A team that has made a living getting more from less, Donaldson and the A’s will be underdogs in their playoff series but that should not bother a team that is used to getting overlooked. Look for the A’s to put a good fight in and advance if they catch a few breaks.

The A’s opponent in the Divisional Round will be the Detroit Tigers, led by all-world hitter Miguel Cabrera and AL wins leader Max Scherzer. The Tigers’ offense finished not too far behind the Red Sox in most major statistical categories and their two big bats, Cabrera and Prince Fielder, are the most formidable one-two power punch in the league.

However, injuries to Cabrera caused the Tigers’ offense to sputter out in the final month of the season and the team managed only a 13-13 record in the month of September while only winning one out of four against playoff teams.

For all the press Cabrera and the offense gets, it’s the pitching staff that will determine whether the team makes a deep run in the playoffs. Scherzer and underrated star Anibal Sanchez highlight a staff that led all of baseball in quality starts, and excelled at keeping runners off base while consistently pitching deep into outings. Manager Jim Leyland says that this is the best and deepest pitching staff he’s ever had.

“I truly feel that I can start any one of my guys and I would feel comfortable,” Leyland told the Detroit Free Press. “But I think the kind of year Scherzer’s had, I’m sure somebody will find something wrong with this choice, but I think that’s kind of hard to argue.”

Keep an eye on former Cy Young award winner Justin Verlander, who had a disappointing regular season but pitched extremely well in September, posting a 2.27 ERA and striking out 48 in 39.2 innings pitched. If Verlander returns to his 2011 form and Scherzer and Sanchez remain their dependable selves, the Tigers might not need to score runs in order to advance to the AL Championship Series.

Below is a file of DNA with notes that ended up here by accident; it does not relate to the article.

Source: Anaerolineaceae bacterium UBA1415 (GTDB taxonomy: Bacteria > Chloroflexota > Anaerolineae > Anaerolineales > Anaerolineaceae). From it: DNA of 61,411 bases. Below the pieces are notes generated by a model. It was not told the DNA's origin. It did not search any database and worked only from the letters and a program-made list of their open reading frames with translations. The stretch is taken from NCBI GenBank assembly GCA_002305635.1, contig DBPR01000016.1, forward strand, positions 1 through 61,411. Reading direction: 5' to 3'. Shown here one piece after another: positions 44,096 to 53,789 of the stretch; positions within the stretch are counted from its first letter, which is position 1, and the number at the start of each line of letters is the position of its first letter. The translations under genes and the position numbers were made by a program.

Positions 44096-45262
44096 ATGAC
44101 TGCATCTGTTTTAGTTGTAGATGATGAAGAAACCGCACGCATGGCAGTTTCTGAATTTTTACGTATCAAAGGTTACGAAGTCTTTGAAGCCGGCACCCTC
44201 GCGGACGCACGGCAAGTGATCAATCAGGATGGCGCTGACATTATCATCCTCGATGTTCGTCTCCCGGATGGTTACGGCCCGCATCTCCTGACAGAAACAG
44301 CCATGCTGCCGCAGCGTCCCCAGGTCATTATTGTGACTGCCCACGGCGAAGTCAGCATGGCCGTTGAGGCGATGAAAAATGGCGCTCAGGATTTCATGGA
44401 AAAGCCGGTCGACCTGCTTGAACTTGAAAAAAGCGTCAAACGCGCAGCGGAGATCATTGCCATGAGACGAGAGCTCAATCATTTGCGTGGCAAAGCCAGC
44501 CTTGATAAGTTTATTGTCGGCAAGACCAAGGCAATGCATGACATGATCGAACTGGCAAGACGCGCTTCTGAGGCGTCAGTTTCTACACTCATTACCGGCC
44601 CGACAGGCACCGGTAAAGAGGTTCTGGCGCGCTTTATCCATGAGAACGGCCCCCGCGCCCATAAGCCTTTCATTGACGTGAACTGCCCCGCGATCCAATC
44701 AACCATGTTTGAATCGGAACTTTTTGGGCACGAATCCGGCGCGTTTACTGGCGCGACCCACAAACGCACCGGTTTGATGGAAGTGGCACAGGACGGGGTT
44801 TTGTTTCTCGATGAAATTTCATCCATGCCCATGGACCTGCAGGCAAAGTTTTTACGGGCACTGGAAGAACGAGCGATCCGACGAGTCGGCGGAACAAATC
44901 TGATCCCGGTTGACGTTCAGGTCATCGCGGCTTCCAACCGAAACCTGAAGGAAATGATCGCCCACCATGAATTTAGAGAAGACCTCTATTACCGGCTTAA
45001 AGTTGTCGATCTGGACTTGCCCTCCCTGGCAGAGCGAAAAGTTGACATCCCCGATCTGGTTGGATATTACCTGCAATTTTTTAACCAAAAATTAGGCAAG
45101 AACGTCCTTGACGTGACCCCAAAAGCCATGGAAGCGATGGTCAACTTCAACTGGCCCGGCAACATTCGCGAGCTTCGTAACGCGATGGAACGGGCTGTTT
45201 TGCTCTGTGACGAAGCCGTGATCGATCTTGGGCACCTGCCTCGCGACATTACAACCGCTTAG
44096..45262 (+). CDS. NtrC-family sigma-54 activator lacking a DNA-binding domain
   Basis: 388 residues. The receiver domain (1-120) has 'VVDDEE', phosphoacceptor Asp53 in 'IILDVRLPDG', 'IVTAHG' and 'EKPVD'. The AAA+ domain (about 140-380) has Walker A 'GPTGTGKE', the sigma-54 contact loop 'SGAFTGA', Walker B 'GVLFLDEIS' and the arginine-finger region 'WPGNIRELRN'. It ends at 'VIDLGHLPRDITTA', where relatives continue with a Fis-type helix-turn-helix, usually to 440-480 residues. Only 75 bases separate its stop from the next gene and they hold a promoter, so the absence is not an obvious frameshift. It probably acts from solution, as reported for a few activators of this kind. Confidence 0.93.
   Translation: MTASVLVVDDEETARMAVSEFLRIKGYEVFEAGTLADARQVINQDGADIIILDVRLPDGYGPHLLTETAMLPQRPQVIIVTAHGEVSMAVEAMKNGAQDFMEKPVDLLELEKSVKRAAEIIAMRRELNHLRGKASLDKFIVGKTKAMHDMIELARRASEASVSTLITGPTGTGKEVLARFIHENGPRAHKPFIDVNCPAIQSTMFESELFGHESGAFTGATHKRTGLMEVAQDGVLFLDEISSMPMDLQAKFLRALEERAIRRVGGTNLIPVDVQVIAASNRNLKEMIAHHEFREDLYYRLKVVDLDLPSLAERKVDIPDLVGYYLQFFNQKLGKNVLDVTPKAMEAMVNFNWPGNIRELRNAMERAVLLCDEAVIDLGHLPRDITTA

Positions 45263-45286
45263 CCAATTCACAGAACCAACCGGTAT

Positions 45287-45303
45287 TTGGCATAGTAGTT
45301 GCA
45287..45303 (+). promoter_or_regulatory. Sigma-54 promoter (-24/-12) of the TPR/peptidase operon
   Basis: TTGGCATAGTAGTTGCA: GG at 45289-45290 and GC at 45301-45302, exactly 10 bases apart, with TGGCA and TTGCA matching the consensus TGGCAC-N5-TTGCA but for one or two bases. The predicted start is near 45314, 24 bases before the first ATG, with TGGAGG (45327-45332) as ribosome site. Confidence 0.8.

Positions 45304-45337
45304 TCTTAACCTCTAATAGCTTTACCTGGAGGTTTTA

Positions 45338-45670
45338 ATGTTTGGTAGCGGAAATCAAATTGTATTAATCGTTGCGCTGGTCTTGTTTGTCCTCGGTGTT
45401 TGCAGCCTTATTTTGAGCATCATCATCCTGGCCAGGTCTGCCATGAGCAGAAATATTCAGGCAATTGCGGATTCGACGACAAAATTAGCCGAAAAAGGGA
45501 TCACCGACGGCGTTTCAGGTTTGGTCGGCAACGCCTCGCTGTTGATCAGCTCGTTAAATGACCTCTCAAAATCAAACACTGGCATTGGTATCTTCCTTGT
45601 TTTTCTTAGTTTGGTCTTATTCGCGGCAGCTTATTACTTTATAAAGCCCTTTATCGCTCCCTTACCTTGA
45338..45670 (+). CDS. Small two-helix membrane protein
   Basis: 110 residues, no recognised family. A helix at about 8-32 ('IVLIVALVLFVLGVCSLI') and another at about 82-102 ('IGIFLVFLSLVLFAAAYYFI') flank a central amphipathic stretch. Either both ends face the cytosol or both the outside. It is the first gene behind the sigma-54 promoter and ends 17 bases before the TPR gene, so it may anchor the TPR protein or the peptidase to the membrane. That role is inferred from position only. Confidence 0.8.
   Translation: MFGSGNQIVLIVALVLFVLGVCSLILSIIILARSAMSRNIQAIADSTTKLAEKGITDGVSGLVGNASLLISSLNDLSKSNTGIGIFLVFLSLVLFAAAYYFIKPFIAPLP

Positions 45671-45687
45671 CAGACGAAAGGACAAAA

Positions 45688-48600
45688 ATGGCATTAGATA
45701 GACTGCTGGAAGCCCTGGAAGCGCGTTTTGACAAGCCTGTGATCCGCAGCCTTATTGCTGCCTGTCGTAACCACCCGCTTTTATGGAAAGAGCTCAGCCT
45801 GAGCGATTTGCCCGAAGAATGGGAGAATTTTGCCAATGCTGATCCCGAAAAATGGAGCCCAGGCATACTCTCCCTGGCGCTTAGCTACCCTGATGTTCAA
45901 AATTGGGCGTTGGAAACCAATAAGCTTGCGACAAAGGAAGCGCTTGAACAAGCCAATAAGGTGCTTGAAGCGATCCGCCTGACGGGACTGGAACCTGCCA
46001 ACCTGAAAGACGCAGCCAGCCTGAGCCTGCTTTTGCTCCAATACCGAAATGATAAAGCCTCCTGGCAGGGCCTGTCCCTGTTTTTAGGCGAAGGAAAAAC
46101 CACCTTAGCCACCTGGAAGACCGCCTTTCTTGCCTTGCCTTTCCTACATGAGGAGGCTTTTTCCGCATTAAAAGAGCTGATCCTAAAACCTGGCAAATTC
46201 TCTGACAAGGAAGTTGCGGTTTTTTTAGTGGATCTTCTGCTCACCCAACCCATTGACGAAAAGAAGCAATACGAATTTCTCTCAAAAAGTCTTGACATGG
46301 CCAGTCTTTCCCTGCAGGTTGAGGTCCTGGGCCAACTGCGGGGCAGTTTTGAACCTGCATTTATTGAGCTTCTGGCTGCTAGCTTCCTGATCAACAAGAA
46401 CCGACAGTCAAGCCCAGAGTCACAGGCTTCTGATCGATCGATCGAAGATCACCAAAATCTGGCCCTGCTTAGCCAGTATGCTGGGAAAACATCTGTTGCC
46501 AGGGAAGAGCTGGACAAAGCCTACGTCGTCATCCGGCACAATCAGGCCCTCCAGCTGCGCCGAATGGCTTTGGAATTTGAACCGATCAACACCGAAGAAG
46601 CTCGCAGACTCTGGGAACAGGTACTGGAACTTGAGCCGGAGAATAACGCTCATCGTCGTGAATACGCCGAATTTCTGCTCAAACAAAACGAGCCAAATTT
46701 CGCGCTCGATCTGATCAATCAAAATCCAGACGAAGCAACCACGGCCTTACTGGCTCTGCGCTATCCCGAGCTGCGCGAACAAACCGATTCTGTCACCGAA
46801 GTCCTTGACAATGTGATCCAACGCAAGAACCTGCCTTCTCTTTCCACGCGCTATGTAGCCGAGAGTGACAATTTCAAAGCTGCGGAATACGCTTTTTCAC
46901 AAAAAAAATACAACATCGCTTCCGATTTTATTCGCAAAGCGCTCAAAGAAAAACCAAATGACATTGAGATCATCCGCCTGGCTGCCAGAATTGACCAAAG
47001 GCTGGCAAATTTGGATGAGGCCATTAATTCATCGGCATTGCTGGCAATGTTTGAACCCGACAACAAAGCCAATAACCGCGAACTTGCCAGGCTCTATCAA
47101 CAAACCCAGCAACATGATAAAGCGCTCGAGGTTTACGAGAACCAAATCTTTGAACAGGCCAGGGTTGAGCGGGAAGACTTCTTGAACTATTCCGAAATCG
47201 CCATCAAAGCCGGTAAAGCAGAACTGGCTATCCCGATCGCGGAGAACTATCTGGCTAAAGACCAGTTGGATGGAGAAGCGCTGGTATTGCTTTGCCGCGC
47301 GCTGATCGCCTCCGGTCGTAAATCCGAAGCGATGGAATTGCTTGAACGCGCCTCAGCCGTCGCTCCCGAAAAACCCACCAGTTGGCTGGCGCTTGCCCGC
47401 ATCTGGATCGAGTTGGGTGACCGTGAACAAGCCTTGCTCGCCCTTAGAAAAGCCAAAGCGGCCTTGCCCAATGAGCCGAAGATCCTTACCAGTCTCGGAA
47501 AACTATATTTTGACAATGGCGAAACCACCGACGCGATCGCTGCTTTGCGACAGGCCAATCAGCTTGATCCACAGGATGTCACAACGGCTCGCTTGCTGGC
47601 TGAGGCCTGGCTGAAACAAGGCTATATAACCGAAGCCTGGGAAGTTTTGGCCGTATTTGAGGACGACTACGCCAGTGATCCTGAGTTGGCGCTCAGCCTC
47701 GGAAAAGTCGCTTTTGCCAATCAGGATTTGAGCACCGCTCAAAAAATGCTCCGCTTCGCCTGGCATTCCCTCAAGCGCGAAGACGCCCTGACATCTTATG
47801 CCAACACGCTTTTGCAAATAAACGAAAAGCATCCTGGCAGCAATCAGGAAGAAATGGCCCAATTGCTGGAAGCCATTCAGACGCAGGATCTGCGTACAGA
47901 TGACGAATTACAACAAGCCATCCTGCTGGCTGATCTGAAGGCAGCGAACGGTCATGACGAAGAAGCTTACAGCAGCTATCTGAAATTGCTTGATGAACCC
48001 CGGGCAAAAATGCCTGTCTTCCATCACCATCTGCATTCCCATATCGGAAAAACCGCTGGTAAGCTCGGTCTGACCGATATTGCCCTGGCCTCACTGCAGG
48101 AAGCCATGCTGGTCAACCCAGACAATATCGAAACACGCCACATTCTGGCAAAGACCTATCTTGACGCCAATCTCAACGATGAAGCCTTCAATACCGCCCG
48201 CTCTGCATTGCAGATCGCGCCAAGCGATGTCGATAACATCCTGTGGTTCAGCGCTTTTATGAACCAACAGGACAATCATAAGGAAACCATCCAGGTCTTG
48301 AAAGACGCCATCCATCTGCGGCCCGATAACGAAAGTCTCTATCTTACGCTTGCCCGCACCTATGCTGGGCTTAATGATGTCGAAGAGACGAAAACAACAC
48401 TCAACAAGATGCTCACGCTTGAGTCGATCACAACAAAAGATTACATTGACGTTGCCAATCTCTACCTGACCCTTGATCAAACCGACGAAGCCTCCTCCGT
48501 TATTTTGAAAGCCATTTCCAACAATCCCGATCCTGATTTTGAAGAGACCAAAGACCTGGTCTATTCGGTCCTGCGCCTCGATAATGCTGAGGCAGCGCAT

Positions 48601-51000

The Tampa Bay Rays continued their red-hot run Wednesday as they advanced to the Divisional Round after beating the Cleveland Indians in a dominant team pitching exhibition. Price’s performance in the Rays 5-2 win Monday against Texas in the 163rd game of the season demonstrated the star's ability to pitch lights out in meaningful games. Alex Cobb’s shutout two days later against Cleveland indicates that the staff is in the right mindset to pitch postseason games.

The difference maker for the Rays this postseason will not swing a bat nor throw a pitch. Manager Joe Maddon, the Rays skipper that’s brought the team to four postseasons, will be a factor to watch in their series against the Red Sox. Maddon’s heavy reliance on statistical analysis results in a manager making decisions that appear to go against the norm, but typically seem to work out for his team.

In Wednesday’s game against the Indians, right-handed hitting Ryan Raburn approached the plate for Cleveland prompting Maddon to take righty Joel Peralta out, and put hard-throwing lefty Jake McGee in. A shocking move at the time, it soon came to light that although right-handed batters favor lefty pitching, Raburn in particular had only batted .087 against fastballs over 95 MPH. Raburn struck out and once again Maddon looked like the smartest man in the stadium.

“We have extreme confidence in where we play people.” Maddon told Sports Illustrated, “Because we have extreme confidence in data. Everything we do is based on lots and lots of very good information.”

Maddon will be tasked with trying to strategize for the best, most patient offense in the majors, and it will be fascinating to watch his chess match with the Red Sox hitters. Throw in the fact that these teams do not like each other and you can bet that this series will be October at its best.